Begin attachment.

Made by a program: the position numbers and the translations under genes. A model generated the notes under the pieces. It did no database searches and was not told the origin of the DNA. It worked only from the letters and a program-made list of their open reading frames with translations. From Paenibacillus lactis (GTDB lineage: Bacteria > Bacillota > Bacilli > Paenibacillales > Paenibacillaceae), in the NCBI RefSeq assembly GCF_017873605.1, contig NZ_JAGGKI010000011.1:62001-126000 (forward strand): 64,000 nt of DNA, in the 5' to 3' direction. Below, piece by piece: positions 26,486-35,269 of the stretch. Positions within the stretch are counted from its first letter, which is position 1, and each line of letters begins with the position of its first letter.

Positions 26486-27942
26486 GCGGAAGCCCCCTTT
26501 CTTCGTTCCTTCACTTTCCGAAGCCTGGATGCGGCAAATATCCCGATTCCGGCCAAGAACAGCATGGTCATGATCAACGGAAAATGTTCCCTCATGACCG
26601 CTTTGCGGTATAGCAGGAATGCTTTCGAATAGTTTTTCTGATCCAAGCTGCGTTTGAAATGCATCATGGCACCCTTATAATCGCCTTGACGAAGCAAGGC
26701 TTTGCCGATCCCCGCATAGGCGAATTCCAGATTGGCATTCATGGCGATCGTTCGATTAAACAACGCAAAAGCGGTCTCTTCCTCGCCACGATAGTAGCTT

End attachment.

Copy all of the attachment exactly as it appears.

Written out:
Made by a program: the position numbers and the translations under genes. A model generated the notes under the pieces. It did no database searches and was not told the origin of the DNA. It worked only from the letters and a program-made list of their open reading frames with translations. From Paenibacillus lactis (GTDB lineage: Bacteria > Bacillota > Bacilli > Paenibacillales > Paenibacillaceae), in the NCBI RefSeq assembly GCF_017873605.1, contig NZ_JAGGKI010000011.1:62001-126000 (forward strand): 64,000 nt of DNA, in the 5' to 3' direction. Below, piece by piece: positions 26,486-35,269 of the stretch. Positions within the stretch are counted from its first letter, which is position 1, and each line of letters begins with the position of its first letter.

Positions 26486-27942
26486 GCGGAAGCCCCCTTT
26501 CTTCGTTCCTTCACTTTCCGAAGCCTGGATGCGGCAAATATCCCGATTCCGGCCAAGAACAGCATGGTCATGATCAACGGAAAATGTTCCCTCATGACCG
26601 CTTTGCGGTATAGCAGGAATGCTTTCGAATAGTTTTTCTGATCCAAGCTGCGTTTGAAATGCATCATGGCACCCTTATAATCGCCTTGACGAAGCAAGGC
26701 TTTGCCGATCCCCGCATAGGCGAATTCCAGATTGGCATTCATGGCGATCGTTCGATTAAACAACGCAAAAGCGGTCTCTTCCTCGCCACGATAGTAGCTT